A fascinating idea, and a well researched book (and, oddly, the edition I found is titled simply "The Dancing Plague" - an earlier edition, perhaps?). Unfortunately, the writing is stiff and incredibly repetitive. Reads more like a thesis paper than a narrative. If the information were organized and presented better, it would be hard to put down. Alas, I actually skipped over sections out of frustration. Personally, I found the final chapter (on the psychiatric aspects of the plague) the most in ...more
Dani St Clair
Originally reviewed at Romancing the Social Sciences

I picked up A Time to Dance, A Time to Die because I briefly studied the Strasbourg Dancing Plague of 1518 at university as a supposed example of emotional contagion, and, when I flicked through it in the shop, I saw that Waller also favoured psychological explanations.

His thesis is that the plague was a form of psychological mass hysteria stemming from the supernaturalism, helplessness and despair of late Middle-Age Strasbourg and its surr
Kathleen Dixon
Jan 05, 2010 rated it liked it
Shelves: history
Apparently 1518 was the last time there was an epidemic like this, but it had happened a number of other times in the Middle Ages. What this book does is go through the social background in order to give an explanation for them, and most especially for this (worst) dancing plague in Strasbourg. Basically, it's all caught up with extreme poverty due to several years' failed crops, corruption in the clergy (excessive wealth, sexual shenanigans) which caused the populace to be sure that the clergy ...more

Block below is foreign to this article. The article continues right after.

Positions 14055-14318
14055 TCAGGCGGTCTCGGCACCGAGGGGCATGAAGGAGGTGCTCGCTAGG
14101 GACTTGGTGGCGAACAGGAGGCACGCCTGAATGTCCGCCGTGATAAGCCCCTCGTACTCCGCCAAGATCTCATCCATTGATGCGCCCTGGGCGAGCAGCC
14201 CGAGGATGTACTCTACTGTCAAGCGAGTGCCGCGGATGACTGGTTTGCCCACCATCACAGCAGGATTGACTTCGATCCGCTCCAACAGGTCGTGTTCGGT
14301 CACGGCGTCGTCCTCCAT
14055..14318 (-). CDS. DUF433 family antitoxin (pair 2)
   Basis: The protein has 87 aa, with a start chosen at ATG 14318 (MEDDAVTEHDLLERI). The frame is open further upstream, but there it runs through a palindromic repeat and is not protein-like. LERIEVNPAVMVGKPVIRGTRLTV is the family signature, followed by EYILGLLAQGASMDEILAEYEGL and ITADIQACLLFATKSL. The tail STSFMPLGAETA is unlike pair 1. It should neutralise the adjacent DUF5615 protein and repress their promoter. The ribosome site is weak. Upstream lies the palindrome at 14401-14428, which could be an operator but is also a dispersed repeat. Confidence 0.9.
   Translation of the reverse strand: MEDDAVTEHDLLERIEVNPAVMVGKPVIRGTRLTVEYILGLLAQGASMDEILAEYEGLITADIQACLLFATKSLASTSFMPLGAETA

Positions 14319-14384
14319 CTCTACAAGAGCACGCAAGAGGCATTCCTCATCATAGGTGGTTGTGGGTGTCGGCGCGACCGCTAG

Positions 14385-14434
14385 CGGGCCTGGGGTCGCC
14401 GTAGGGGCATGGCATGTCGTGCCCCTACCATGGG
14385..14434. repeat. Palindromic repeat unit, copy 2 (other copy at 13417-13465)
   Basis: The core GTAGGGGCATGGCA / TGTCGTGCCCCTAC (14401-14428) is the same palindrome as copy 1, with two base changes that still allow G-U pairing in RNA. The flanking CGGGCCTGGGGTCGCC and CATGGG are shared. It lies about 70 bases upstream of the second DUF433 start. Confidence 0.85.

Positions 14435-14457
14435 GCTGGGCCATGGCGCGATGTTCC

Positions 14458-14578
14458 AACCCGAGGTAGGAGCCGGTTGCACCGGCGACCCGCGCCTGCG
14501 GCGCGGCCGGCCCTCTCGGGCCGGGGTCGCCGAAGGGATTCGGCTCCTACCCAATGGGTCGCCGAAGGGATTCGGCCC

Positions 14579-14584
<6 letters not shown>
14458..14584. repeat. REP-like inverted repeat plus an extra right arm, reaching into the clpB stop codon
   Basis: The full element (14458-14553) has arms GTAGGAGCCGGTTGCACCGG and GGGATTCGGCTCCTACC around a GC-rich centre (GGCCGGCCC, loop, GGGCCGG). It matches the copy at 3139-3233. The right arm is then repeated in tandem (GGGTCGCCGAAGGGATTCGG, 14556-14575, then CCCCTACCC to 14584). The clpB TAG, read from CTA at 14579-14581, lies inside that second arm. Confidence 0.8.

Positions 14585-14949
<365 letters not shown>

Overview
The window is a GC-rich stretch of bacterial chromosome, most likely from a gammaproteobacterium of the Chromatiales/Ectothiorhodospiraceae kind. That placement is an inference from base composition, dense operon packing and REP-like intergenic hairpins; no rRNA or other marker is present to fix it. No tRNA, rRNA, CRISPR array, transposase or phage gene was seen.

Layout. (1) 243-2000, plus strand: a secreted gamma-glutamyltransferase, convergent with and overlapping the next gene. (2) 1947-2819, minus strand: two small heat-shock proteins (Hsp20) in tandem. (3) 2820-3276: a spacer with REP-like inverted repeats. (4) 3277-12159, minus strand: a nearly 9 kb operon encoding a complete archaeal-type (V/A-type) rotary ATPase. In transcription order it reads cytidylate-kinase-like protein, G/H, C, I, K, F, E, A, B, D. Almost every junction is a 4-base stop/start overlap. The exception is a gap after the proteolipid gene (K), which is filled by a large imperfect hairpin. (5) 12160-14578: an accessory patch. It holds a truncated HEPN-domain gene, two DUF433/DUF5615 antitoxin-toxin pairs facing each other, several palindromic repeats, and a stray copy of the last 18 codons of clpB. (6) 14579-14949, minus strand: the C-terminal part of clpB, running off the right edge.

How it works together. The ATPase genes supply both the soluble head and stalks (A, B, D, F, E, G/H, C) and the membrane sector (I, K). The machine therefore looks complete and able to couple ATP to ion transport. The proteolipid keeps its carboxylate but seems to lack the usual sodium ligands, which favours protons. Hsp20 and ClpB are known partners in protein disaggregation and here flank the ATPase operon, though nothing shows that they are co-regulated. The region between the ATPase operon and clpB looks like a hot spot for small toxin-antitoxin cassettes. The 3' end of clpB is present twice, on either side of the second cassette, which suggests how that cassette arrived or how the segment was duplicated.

Jul 10, 2010 rated it really liked it  ·  review of another edition
Two thoughts recurred throughout reading this book: how symbolically and practically applicable the events of 1518 still are today, and this:

And you can dance for inspiration
Come on I'm waiting

Get into the groove
Boy you've got to prove
Your love to me
Get up on your feet
Step to the beat
Boy what will it be

Music can be such a revelation
Dancing around you feel the sweet sensation
We might be lovers if the rhythm's right
I hope this feeling never ends tonight

Only when I'm dancing can I feel this free
This is one of those books that reminds me why I love history.

In the summer of 1518 in Strasbourg (modern day France) 2-400 people danced uncontrollably for days on end. No kidding. Some even danced until they died of exhaustion. For the first half of the book I had a hard time believing Mr Waller wasn't jerking me around.

Mr Waller spends a few chapters establishing the world and worldview that people of 16th century Strasbourg lived in and uses that to argue that the dancers were actually in a